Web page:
Saturday, April 21, 2012

And Now, Time for Some FO's

Ah yes, knitter's speak.  A FO is a Finished Object, the stark contrast to a UFO, or UnFinished Object.
Sometimes, projects enter knitterly black holes, and go from WIPs - Works In Progess - to UFO's.  No one can explain how it happens, but suddenly, something you've been bashing away on non-stop falls from grace, gets put in a bag, and left in the trunk of a car for maybe 2 years...not that that's ever happened to me, no way...

I really tried to knit from my stash this year, and I did a great job until Kate Davies' Rams and Yowes caught my eye.  Well, if that wasn't an impulse purchase, I don't know what is.  I started off fast and furious, made a few mistakes, pulled back a ton of work, and there the project languishes.  I vowed if I knit just 2 rows a day, I'd be done in 2 months' time.  That's not a terrifying commitment, yet it's not happening.  Maybe today, maybe today, is the optimistic battle cry of a rejected project.  After all, when all else fails, there's always hope.  I cling to that like a shipwreck victim clings to driftwood.

I do admit to having a gray mohair pullover in the trunk of the car.  It got cast on in a flurry, and it's nearly completed, and I don't really know what my excuse is for not finishing it.  Maybe it's become a fixture in the car, and seeing it in the trunk warms my heart with potential? I don't know, but what I do know is there should be a specialization in psychology expressly for knitters.  I'd sign up for intense therapy immediately.

On the positive side, Eric's Lopi fits my father like it was made for him.  The sleeve length is perfect, the look is perfect, and my father loves it.  Again, putting in the zipper took a leap of faith:

I've never sewn a zipper into a knitted garment before, ergo the procrastination.  It was fussy, fiddly, I swore, then I swore some more.  But the end result is sublime.  I added the gray decorative tape to hide the steek edge of the sweater, and although this little detail took literally hours of sewing, the effort was worth the outcome.  The inside of the sweater is now clean and properly finished.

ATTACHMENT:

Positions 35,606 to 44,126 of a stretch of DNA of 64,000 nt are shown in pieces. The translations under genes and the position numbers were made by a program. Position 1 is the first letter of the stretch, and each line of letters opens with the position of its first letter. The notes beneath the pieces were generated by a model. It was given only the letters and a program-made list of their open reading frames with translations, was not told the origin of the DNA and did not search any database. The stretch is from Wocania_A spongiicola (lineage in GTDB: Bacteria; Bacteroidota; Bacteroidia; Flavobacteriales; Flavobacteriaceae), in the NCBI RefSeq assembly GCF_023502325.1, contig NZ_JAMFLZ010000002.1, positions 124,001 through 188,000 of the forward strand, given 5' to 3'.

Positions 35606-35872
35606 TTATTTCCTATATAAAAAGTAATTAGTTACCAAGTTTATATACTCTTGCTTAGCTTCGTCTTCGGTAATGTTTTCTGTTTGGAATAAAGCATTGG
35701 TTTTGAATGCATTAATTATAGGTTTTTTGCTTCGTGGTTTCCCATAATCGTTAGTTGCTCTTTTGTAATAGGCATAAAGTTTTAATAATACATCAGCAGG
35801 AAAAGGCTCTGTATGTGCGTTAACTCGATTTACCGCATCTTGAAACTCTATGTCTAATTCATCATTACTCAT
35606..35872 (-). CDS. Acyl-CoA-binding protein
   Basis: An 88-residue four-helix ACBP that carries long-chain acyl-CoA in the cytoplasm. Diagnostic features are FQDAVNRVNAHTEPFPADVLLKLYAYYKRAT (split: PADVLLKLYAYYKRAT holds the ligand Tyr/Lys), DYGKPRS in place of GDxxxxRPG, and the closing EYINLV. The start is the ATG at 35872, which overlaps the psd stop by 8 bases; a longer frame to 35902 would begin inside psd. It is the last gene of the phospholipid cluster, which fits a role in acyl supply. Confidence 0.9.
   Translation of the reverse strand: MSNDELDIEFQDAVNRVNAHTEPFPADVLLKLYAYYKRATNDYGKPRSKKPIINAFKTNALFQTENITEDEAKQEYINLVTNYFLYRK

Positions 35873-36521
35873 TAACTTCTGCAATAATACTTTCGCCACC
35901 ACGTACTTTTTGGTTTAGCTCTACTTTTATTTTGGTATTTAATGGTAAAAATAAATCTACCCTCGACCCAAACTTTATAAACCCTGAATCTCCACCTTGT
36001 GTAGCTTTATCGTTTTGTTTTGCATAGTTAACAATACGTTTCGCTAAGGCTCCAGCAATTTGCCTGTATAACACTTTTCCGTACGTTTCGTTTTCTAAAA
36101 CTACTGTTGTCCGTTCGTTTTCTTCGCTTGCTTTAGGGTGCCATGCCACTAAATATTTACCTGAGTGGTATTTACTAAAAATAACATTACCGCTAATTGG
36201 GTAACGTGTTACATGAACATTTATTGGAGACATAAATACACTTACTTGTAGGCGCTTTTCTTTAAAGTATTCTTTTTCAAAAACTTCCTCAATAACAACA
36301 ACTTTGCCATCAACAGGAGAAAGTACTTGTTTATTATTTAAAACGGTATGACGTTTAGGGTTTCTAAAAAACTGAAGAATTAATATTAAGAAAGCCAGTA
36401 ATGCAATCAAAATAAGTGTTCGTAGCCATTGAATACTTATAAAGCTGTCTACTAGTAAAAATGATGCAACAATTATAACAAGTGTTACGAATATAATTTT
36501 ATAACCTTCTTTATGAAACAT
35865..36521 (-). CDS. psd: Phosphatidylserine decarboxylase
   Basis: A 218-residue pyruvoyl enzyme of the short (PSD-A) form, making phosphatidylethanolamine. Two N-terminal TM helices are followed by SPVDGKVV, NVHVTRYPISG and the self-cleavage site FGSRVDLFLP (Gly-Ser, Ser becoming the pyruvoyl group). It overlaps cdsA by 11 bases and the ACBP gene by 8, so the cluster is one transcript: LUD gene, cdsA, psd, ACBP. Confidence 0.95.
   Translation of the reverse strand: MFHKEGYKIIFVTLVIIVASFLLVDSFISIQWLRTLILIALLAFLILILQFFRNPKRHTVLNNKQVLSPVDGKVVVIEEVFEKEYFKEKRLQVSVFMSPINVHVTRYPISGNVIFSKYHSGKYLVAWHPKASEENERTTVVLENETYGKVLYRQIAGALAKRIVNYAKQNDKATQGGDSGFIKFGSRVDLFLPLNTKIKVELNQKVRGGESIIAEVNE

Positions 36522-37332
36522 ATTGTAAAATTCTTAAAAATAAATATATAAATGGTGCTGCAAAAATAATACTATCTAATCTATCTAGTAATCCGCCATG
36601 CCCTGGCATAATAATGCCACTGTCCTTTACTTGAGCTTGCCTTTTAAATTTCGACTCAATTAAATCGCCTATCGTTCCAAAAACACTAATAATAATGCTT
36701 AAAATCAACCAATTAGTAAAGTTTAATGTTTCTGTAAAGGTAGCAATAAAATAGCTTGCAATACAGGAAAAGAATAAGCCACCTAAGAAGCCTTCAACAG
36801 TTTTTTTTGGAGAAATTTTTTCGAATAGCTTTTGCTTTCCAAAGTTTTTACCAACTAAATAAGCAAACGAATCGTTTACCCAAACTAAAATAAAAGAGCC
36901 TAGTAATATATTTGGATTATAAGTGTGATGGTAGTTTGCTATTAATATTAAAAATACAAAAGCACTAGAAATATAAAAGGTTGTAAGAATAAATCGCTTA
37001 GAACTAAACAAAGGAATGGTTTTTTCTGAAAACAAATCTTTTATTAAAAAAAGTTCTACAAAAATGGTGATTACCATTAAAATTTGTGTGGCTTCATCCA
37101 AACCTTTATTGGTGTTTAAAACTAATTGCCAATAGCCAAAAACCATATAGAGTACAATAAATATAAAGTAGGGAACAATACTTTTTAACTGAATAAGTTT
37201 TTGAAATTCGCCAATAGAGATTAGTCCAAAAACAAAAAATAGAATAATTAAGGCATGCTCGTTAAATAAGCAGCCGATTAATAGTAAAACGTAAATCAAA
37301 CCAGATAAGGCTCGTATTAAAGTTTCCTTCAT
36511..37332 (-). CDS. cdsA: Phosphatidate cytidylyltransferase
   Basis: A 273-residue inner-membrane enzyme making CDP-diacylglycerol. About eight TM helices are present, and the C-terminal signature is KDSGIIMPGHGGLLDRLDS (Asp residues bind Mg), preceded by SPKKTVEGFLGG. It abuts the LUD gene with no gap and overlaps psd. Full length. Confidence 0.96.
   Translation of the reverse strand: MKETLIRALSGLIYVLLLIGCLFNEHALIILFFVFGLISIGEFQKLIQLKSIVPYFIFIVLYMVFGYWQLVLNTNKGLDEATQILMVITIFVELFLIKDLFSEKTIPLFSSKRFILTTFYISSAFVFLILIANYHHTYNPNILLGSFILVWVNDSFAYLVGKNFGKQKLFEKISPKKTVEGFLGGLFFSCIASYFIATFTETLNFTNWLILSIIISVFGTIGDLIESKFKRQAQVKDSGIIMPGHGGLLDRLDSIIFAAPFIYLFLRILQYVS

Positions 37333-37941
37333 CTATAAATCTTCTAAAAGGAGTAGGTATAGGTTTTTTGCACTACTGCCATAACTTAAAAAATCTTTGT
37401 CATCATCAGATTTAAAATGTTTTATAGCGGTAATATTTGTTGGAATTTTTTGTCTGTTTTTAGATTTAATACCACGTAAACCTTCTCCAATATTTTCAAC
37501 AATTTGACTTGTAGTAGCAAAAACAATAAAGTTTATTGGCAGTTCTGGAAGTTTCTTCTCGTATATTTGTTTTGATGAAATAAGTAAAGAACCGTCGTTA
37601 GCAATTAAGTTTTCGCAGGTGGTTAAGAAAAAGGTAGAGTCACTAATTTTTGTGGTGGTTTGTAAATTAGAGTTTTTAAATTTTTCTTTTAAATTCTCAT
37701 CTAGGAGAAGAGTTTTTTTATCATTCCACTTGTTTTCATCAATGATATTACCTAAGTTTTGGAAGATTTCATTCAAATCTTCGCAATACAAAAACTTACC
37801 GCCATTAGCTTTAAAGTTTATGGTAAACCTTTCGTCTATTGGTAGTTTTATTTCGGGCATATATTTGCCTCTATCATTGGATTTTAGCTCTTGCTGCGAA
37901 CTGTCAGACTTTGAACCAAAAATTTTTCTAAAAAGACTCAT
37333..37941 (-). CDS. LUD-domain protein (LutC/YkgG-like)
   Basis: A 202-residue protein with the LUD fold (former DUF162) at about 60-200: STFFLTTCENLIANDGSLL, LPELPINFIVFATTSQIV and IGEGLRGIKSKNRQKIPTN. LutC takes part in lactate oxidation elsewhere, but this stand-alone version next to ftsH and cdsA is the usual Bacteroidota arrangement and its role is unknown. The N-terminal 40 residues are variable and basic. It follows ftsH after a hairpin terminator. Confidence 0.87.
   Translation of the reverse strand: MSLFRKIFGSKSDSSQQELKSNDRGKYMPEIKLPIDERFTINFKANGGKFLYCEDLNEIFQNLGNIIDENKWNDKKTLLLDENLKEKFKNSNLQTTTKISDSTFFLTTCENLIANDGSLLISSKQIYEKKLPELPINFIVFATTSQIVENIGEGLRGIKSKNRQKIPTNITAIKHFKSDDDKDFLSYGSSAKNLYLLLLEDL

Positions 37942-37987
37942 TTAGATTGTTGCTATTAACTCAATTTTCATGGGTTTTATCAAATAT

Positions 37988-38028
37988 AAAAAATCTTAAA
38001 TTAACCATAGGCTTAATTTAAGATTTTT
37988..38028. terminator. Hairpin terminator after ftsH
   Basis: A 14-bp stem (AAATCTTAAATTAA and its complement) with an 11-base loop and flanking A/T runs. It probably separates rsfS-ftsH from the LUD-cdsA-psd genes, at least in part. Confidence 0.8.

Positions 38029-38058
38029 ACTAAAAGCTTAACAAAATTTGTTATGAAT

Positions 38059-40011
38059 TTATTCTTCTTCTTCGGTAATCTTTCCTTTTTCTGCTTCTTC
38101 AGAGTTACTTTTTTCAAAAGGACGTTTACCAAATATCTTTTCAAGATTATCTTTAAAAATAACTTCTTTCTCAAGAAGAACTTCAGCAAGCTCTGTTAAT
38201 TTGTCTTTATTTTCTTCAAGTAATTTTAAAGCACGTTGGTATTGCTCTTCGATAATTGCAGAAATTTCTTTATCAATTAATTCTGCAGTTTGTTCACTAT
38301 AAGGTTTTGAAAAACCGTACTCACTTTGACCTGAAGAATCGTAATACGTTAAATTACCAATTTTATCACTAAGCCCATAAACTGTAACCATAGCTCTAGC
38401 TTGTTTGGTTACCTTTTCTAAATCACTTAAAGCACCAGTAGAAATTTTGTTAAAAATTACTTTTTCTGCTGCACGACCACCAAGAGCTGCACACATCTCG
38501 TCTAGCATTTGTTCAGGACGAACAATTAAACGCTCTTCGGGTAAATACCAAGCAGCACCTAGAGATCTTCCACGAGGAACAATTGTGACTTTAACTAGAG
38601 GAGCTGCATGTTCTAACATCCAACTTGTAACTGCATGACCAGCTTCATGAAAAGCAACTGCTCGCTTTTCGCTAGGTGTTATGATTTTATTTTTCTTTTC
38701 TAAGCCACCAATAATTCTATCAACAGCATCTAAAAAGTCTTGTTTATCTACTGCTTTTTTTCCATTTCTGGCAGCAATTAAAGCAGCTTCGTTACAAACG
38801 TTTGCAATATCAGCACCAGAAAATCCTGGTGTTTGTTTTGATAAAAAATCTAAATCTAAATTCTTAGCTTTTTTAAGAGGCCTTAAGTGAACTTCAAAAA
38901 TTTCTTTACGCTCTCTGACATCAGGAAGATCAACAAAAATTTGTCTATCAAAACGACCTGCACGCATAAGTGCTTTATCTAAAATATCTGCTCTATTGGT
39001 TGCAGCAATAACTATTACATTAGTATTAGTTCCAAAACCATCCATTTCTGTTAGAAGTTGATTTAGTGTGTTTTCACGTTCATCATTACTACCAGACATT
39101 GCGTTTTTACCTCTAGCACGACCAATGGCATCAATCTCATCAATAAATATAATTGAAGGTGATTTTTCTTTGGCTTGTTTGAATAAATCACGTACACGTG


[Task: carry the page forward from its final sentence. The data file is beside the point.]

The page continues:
Some people might say, "why bother"?  And it's true - why bother?  But then again, that philosophy can be applied to so many things in life.  Just call me a nit-picking over-achiever.  I wear that title with pride, dammit.

To give you an idea, here's a look at the inside before adding the trim:
The devil, she is in the details.  Ask any knitter.

Moving onto other projects.  I started off the year with the Cabled Buttoned Wrap designed by Plymouth Yarn Design Studio.  Inspired by a fellow knitter from our knitter's group, I cast on the exact same project with the exact same yarn and the exact same needles, and should have had the exact same outcome.  Alas.  I knit a lot tighter than dear Maureen, and with that tension, my shawl didn't have the same drape.  Lookie here:

I was disappointed, and wanted to frog the entire thing and knit it again with larger needles.  I thought of blocking it to oblivion and beyond.  In an epiphany, Maureen tried my shawl on, and preferred my tension over hers.  She's shorter and her shawl overwhelmed her.  So, we did a trade.  I took Maureen's shawl, Maureen took my shawl, and both of us wear each others' shawls with pride.  I gave Maureen her buttons back, since she had spent a small ransom on them, and then I dispatched my BFF Elaine to the wool store to find some buttons, because I hadn't had any luck finding something apropos.  This is what Elaine came up with:
Brilliant.  They suit the wrap perfectly, and the organic aspect appeals to my esthetic.  Not to mention, the finish is hand-rubbed and so smooth, just touching them soothes the senses.  I am in love, and this wrap has become my super-binky.  It is so infinitely wearable, I can put it over a thin coat, wear it in the house, at work, it's become a security blanket of sorts.  Although the wool looked bland on the skein, this colour (Drops Alpaca in Denim 8120) is anything but.  Little threads of red and brown interspersed through the wool gives a beautiful depth and neutrality. 
It's classic, it's malleable, and I am in love...

Now.   Sometimes we procrastinate about a project, just because we're not quite happy with what the instructions tell us to do.  I knit this little Lopi purse to match my Lopi Aftur sweater: